Week 7, August 22
Both boxes have: Walla Walla onion, baby bok choi, Romaine, Russet potatoes, Nash’s soft white flour
The Small box also has: Lemon cucumber, red chard
The Standard box also has: Red beets with greens, tomatoes, scarlet runner beans, basil
Nash’s Soft White Flour
The flour in your box this week is pretty unique in that it was grown and milled in the Sequim-Dungeness Valley. Sequim used to grow wheat and other grain for shipping to Seattle and beyond, and the grain elevator that still stands in town was a bustling enterprise. Built next to the railway line in the early 1940s, it fell out of use as agriculture ceased to be the major economy.
But some farmers continued to grow barley, oats and some varieties of wheat here. The team at Nash’s started raising grain almost 15 years ago, initially to grow our own cover crop seed, and then for animal feed. Grain manager Sam McCullough and Nash have worked hard to find varieties that thrive here, and in that effort they have gotten lots of help from the Washington State Research Station in Mount Vernon.
About 7 years ago, Nash bought an old stone mill (below) in Olympia. Dave Roberts refurbished it and it milled your flour in a special milling room adjacent to the Farm Store. Please note that it is WHOLE grain. We did not remove the bran or the germ, where all the good protein is. It is wonderful for all kinds of baking. Don’t forget Nash’s Hard Red flour, too, perfect for making bread.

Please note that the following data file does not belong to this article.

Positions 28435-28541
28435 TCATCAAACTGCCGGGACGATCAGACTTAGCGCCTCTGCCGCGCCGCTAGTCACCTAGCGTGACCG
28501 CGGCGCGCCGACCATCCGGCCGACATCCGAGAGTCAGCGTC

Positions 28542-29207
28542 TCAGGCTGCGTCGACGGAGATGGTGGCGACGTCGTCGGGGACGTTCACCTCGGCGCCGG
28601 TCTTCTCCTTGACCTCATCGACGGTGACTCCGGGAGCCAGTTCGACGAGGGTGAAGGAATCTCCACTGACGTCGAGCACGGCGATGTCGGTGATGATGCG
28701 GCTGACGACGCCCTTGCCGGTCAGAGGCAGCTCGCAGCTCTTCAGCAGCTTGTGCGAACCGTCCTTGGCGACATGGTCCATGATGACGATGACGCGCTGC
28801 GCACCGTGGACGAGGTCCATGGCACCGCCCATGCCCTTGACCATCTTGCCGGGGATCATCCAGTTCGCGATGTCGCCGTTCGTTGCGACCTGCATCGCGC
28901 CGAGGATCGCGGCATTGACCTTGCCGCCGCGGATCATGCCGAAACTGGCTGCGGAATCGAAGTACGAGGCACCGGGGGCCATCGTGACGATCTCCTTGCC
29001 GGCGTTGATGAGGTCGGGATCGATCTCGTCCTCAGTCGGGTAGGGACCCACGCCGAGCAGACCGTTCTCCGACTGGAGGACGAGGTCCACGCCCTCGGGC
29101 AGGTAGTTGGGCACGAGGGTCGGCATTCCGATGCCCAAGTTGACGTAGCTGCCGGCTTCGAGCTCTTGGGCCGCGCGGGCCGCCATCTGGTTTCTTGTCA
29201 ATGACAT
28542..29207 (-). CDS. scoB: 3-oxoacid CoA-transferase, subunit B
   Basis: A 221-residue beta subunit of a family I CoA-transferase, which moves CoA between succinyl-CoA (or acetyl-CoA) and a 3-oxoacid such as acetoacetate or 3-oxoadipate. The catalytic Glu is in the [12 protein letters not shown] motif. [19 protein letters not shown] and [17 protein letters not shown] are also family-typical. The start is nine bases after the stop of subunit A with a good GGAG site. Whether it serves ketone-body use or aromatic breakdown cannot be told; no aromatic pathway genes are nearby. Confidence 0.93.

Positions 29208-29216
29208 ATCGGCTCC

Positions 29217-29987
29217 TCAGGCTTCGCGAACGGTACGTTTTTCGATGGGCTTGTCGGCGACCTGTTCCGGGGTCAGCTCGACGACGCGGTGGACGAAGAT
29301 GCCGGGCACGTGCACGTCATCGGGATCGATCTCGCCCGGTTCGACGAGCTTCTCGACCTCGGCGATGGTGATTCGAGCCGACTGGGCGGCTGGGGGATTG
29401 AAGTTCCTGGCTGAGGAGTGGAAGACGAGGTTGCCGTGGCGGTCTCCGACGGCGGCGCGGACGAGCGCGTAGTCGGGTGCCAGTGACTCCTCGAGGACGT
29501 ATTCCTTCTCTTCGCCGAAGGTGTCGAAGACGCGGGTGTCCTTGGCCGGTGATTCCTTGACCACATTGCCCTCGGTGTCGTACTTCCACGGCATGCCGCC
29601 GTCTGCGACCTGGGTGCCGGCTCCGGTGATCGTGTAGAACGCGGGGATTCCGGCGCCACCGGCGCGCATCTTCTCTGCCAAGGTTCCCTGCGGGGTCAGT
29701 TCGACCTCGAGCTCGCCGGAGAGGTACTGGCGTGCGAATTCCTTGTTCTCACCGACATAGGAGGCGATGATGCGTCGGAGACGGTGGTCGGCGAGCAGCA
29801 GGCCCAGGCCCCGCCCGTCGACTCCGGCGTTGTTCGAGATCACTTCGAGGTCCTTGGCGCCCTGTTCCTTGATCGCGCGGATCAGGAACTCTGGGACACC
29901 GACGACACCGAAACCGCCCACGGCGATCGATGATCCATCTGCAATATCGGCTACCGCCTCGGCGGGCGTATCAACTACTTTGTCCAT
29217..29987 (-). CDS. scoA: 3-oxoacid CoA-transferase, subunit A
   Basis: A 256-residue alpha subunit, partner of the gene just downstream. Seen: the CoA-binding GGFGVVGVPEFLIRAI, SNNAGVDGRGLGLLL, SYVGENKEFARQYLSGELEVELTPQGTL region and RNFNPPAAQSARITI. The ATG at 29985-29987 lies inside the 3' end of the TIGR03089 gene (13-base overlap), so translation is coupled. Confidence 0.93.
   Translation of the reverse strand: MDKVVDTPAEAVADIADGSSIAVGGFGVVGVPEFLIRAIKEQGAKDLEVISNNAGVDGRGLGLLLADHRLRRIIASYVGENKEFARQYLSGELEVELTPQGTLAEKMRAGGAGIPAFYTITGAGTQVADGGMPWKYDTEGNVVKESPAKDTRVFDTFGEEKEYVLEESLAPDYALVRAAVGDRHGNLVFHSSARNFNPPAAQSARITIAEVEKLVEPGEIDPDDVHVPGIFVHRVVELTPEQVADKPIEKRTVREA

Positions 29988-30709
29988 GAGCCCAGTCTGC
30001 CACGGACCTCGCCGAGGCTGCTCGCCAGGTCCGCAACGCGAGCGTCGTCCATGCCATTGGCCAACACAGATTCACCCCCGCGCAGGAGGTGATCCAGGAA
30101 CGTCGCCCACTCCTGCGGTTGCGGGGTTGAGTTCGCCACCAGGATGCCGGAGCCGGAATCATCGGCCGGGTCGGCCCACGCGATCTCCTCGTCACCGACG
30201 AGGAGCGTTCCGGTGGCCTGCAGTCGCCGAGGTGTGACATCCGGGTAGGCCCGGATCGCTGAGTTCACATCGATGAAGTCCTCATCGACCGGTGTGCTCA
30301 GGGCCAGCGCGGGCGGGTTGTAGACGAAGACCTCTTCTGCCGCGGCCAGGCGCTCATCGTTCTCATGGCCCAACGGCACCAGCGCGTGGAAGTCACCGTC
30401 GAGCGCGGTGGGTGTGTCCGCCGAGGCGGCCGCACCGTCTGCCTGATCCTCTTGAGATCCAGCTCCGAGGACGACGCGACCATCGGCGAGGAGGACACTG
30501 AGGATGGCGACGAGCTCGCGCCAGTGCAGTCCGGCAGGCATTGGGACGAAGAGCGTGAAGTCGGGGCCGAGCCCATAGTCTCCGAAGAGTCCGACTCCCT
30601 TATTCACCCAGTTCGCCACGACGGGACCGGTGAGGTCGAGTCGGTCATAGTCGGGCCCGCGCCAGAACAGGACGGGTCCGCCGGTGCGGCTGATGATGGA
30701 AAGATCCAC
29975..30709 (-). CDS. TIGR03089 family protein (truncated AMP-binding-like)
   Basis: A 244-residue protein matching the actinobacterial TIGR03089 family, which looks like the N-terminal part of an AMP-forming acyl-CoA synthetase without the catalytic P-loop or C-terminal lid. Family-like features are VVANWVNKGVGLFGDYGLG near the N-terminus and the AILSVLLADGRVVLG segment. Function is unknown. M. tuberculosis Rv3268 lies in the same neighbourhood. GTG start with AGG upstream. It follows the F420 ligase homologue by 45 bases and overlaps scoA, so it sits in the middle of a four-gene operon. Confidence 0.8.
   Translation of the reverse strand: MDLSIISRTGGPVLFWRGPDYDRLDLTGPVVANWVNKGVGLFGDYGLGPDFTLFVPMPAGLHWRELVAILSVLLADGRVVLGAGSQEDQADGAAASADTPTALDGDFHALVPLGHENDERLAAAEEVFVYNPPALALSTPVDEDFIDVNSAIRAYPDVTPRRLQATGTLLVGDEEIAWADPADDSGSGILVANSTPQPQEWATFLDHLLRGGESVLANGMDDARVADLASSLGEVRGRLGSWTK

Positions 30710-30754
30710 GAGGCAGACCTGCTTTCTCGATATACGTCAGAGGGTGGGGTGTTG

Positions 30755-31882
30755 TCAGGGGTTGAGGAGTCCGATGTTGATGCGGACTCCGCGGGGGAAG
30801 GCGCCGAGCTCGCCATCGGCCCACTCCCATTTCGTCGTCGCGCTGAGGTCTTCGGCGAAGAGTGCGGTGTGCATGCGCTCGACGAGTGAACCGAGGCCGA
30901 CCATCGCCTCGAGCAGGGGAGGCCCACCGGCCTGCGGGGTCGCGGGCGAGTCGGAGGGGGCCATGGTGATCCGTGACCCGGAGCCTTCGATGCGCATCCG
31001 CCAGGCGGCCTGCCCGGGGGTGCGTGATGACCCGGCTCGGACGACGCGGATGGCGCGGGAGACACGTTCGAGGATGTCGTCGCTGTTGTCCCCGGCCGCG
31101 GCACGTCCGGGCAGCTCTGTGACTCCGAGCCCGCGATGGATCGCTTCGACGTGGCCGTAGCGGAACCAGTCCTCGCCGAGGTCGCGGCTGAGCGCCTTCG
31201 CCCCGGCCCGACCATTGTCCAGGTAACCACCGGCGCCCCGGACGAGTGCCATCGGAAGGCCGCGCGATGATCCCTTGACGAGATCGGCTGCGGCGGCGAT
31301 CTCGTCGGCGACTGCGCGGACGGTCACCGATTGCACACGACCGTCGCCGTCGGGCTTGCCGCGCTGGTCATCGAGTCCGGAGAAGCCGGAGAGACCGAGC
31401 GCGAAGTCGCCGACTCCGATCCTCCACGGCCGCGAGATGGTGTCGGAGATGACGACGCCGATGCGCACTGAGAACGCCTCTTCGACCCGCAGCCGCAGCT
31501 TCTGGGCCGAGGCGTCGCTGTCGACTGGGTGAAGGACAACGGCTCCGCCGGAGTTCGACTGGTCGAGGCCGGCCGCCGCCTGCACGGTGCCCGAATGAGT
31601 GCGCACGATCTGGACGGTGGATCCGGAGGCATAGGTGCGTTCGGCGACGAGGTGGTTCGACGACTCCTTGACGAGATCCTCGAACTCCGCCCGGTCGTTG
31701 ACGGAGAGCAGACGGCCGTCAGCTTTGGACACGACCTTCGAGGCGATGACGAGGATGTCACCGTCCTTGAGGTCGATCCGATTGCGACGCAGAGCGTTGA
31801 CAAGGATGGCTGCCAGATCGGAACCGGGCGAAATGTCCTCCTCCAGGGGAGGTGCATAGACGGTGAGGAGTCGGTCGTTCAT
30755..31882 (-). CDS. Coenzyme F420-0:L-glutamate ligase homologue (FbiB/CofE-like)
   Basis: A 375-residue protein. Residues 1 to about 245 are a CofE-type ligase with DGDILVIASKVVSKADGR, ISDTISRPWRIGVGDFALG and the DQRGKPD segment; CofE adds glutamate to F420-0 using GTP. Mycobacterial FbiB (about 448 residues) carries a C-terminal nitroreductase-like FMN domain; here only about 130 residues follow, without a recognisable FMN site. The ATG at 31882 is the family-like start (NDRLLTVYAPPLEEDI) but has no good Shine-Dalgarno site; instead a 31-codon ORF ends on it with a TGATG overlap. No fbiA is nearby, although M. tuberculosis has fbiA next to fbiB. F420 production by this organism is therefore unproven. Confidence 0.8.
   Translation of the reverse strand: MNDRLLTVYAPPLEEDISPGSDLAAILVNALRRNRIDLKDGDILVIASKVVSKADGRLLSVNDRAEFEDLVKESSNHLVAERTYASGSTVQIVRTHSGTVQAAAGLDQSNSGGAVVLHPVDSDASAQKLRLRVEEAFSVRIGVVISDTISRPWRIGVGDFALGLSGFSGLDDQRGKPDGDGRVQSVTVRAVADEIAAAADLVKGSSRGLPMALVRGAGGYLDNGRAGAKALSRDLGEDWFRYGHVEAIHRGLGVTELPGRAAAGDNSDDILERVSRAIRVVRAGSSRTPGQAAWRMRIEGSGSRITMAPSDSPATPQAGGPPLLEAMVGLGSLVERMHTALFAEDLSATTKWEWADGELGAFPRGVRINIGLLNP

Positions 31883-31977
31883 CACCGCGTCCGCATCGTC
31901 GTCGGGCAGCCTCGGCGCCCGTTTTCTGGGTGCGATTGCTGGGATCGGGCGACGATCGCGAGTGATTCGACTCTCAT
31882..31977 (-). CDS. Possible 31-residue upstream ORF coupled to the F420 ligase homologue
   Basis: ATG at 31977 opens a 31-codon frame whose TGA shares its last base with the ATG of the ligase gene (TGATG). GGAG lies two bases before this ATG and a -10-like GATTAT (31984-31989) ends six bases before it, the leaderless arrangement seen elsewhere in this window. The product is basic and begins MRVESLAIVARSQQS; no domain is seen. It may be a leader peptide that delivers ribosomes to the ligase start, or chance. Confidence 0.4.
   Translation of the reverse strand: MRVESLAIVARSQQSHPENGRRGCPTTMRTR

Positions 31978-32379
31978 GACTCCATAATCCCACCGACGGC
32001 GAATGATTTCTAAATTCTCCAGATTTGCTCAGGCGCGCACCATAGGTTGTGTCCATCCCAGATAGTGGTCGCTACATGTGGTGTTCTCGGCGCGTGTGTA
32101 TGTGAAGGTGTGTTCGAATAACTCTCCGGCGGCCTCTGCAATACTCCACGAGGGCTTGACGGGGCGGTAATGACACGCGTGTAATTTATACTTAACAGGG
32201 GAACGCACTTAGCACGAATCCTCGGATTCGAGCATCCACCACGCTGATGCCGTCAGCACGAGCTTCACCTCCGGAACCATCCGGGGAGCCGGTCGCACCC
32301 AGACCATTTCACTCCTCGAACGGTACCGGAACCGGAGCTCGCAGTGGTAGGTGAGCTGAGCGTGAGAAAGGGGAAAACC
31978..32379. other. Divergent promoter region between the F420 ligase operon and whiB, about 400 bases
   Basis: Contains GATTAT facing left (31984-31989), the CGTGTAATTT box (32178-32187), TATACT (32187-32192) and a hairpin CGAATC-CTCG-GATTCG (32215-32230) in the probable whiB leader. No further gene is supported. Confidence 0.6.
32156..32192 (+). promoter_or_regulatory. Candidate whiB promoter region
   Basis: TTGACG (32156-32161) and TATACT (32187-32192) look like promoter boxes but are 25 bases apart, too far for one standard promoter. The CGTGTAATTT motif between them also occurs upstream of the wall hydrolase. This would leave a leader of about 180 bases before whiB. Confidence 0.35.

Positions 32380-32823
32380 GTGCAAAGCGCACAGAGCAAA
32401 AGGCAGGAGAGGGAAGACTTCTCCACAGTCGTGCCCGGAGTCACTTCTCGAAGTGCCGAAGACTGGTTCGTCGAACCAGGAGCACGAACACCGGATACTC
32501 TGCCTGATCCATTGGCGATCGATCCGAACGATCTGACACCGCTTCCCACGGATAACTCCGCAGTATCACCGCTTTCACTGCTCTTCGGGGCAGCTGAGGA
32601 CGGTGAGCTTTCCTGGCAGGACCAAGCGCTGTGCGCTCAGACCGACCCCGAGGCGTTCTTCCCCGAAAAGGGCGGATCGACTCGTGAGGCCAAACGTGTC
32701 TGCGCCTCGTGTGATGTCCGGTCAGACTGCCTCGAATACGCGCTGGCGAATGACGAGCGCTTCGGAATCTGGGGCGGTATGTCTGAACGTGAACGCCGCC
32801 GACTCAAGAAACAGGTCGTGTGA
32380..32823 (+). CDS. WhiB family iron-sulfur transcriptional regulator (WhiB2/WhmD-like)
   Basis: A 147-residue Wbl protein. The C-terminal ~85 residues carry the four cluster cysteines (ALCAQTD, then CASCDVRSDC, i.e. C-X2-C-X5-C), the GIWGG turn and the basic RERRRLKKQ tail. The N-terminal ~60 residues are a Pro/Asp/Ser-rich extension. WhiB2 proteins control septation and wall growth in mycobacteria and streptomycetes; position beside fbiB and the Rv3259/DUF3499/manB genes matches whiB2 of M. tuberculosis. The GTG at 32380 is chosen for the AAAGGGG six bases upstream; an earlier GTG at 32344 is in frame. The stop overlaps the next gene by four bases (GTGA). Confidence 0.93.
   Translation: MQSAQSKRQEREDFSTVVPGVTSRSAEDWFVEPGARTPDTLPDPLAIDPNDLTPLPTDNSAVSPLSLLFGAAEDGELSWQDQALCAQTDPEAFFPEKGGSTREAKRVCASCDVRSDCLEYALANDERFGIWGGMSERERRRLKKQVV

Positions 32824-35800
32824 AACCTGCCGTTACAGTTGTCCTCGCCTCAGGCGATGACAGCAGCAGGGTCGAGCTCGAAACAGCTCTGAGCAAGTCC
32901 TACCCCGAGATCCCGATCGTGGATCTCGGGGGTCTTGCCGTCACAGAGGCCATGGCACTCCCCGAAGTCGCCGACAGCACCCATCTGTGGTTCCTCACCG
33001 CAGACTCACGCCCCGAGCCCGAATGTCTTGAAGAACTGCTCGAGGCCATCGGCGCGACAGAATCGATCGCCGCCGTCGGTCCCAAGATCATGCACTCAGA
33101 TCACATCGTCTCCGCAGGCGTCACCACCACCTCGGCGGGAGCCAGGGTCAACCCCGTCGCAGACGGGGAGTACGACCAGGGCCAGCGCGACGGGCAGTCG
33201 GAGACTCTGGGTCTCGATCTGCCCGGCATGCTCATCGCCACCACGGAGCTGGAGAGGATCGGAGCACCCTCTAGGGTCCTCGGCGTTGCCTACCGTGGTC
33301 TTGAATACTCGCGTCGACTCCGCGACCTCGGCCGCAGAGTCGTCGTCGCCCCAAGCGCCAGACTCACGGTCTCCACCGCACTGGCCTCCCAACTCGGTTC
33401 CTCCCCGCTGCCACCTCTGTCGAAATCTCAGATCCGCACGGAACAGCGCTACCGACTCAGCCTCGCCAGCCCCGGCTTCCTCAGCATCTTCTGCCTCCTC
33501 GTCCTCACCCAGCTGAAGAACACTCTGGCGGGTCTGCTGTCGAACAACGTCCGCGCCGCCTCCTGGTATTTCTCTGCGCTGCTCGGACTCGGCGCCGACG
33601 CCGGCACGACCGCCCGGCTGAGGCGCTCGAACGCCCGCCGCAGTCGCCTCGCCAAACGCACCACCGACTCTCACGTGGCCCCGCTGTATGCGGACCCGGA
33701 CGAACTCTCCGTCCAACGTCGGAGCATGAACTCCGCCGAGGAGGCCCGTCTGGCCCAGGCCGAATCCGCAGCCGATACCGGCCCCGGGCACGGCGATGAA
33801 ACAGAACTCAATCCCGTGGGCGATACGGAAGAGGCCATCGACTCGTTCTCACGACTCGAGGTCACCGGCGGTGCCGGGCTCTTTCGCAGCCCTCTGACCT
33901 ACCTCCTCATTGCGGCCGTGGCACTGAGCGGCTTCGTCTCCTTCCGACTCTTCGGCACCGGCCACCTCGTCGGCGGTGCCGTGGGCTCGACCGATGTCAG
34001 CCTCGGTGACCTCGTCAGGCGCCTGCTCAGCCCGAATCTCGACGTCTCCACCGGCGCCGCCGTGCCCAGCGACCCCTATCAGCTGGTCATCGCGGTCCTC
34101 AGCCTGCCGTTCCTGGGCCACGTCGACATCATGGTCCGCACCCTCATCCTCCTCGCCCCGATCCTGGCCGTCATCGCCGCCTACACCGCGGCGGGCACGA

Scarlett Runner/Purple Beans
Long, tender scarlet runner beans are beautiful to grow, as the plants get over 10′ tall and have brilliant red and coral-colored flowers. The fresh, young beans are delicious raw, and great for veggie platters, lunch boxes, or quick, satisfying snacking. Trim the tips of the beans, and eat them as you would a traditional green bean: raw, steamed, stir-fried, roasted or even grilled. The purple beans can be prepared in the same ways. They will turn bright green when cooked. Please don’t overcook either kind to enjoy their great flavor and nutritional benefits.
Baby Bok Choi
Bok choi, also known as leafy Chinese cabbage, is popular in Southeast Asia. This humble brassica has become well‐known in the West for its sweet, succulent, nutritious leaves and stalks.
Not only is baby bok choi a good source of phytonutrients and antioxidants, it also is rich in vitamin K for healthy bones, B‐complex vitamins, and minerals such as calcium, phosphorous, potassium, manganese, iron and magnesium.
Your crispy-crunchy baby bok was planted in June in the 24-Carrot Field, adjacent to the Delta Farm. It suffered significant flea beetle damage early in its tender life, but has out-grown the worst of it and is sooo tasty right now. We suggest preparing baby bok choi raw as a salad green or similarly to scarlet runner beans (see the tips above).